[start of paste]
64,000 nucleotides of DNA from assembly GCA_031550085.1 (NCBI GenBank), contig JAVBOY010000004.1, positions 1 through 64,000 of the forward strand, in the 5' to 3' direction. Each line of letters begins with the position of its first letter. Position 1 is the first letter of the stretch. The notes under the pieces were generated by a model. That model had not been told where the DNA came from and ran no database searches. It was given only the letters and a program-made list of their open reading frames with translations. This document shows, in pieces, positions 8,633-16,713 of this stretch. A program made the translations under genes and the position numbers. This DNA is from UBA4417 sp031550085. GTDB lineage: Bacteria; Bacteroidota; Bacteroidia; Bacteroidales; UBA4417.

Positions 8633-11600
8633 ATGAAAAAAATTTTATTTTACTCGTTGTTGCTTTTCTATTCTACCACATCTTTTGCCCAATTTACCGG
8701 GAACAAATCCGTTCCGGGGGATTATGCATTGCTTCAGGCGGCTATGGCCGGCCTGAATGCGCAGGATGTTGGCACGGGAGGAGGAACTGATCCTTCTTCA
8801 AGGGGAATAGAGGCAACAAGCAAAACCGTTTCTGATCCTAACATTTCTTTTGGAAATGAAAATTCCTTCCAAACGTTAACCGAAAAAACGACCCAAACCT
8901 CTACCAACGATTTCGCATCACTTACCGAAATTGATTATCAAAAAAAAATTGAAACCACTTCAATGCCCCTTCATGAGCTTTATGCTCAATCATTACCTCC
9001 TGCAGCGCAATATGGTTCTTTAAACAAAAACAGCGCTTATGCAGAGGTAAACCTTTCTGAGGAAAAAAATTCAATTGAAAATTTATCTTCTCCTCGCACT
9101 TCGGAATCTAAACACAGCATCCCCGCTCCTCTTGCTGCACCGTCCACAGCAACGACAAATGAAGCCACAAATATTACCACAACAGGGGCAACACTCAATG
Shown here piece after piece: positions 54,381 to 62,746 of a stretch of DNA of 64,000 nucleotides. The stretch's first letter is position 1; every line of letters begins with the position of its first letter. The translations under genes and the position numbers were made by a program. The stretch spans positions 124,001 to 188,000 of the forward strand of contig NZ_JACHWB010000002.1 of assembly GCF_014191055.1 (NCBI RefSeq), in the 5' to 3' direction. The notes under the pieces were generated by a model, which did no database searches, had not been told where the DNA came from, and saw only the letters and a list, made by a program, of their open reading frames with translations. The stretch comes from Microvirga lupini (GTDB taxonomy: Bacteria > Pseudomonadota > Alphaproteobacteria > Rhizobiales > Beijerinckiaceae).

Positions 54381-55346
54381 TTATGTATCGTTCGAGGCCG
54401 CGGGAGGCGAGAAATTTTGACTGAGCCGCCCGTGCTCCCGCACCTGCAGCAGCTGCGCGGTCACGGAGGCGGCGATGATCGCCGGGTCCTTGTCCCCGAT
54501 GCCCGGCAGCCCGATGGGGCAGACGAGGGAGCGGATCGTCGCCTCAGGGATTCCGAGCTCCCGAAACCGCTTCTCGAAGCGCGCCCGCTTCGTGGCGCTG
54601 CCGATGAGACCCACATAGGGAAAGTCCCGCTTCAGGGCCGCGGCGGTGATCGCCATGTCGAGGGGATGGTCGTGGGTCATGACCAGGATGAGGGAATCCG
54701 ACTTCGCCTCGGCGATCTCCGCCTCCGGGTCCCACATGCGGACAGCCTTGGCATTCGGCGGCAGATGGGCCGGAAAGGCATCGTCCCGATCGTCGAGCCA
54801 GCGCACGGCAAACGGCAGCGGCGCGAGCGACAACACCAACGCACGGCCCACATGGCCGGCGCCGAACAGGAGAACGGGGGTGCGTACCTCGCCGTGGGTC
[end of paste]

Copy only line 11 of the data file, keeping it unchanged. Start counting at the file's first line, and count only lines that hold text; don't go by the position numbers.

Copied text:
54381 TTATGTATCGTTCGAGGCCG